- •Contact us
- •About us
- •Advertise with the FT
- •Terms & conditions
© The Financial Times Ltd 2013 FT and 'Financial Times' are trademarks of The Financial Times Ltd.
January 10, 2013 5:55 pm
In nominating Jack Lew to replace Tim Geithner as Treasury secretary, Barack Obama has stuck to his inner circle. Presidents like to fill big jobs with those they trust. Mr Lew, who for the past year was White House chief of staff and before that head of its budget office, certainly fits that bill. He brings an insider’s knowledge, having served in the Clinton White House and as a Capitol Hill staffer. There can be little doubt he possesses an excellent grasp of the technicalities and will speak with the president’s confidence.
Yet Mr Lew’s selection also hints discomfitingly at the status quo. He will inherit a confluence of formidable challenges. In addition to the next fiscal cliff and the related threats on the debt ceiling and a possible government shutdown, the eurozone’s problems pose a continuing danger to US financial stability. There is also the matter of overseeing Wall Street re-regulation and steering the US economy on a path to sustained recovery. Coping with these challenges will require heft and broad expertise. Mr Lew knows the US budget inside out. That is a necessary but not sufficient criterion for success.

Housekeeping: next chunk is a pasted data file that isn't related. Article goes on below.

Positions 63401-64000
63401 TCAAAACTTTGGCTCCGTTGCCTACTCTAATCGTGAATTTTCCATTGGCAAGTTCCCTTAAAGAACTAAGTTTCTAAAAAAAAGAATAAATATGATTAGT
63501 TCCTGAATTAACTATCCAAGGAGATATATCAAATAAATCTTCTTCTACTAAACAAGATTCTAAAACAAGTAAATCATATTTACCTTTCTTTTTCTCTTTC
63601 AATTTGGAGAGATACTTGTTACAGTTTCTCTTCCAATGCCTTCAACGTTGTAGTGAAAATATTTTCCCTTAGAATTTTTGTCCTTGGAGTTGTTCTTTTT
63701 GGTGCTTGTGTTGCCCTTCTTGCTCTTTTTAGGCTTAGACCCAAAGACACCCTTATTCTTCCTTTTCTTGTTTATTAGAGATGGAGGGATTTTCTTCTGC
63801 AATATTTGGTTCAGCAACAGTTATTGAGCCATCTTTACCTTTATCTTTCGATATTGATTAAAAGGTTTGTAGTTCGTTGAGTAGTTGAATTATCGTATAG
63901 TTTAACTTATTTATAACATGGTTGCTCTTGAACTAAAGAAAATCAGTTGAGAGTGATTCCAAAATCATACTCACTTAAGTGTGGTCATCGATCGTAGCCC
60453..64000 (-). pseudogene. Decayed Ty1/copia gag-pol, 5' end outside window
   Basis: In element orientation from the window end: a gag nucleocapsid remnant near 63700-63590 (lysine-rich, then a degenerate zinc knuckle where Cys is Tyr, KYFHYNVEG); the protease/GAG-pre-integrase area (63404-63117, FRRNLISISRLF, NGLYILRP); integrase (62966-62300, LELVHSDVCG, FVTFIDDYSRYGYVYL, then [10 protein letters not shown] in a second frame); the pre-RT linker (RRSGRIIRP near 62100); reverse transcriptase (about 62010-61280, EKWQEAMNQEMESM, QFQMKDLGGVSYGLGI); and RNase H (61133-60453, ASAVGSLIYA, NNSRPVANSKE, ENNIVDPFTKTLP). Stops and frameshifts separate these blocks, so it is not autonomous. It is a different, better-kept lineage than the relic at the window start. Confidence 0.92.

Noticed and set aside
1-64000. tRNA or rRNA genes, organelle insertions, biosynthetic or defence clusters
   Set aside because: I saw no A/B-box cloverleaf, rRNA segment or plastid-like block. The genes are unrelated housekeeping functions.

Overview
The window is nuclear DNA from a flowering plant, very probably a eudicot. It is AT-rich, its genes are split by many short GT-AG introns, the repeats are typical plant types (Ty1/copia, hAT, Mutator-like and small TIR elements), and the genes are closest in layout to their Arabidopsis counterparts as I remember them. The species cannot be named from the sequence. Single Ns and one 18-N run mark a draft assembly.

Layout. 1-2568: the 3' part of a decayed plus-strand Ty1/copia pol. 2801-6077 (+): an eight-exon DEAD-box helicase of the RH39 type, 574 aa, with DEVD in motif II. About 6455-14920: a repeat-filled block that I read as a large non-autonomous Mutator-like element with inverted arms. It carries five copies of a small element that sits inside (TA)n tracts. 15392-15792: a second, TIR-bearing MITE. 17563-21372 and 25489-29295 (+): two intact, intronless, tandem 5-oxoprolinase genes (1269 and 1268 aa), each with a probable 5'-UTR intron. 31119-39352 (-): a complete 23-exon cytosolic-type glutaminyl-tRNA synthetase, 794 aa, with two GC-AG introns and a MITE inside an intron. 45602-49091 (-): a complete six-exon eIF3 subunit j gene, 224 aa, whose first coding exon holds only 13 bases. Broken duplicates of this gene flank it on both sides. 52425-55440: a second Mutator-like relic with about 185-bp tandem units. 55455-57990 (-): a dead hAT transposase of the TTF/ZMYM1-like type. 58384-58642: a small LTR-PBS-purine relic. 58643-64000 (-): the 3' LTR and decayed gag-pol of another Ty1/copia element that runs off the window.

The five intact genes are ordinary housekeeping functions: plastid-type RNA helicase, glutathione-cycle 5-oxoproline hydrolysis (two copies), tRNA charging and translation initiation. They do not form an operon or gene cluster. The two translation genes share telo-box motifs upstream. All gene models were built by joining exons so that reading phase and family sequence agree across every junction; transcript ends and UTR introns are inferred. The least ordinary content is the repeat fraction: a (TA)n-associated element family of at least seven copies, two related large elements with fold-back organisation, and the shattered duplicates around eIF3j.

From Alexander Hamilton to Robert Rubin, America’s most effective Treasury secretaries have possessed a vision that put their stamp on the economy. As a high-level functionary and longtime Democratic party loyalist, Mr Lew’s chief qualifications are technocratic. He will need to get rapidly up to speed on three issues.
First, implementation of Dodd-Frank must be accelerated. The Volcker rule that separates proprietary trading from insured banks has yet to be put into practice. There is continuing uncertainty on derivatives regulation. It is up to the Treasury secretary to drive these forward. As a former senior Citibank executive, Mr Lew needs to dispel doubts over his willingness to face down special interests.
Second, he must ensure that whatever deal emerges from the March 1 fiscal cliff preserves the recovery while setting the US on a fiscally responsible course. This will require conviction as well as nous. Now is not the time to emulate sharp EU austerity.
Finally, Mr Lew lacks anything like his predecessor’s international experience. Whether through the G8 or at the Bretton Woods Institutions, the US Treasury secretary is the country’s chief international economic actor. Mr Lew will be a newcomer on the world stage at a moment that demands a sure touch. There will be no honeymoon in this job. Mr Lew will need a strong team around him.
Copyright The Financial Times Limited 2013. You may share using our article tools.
Please don't cut articles from FT.com and redistribute by email or post to the web.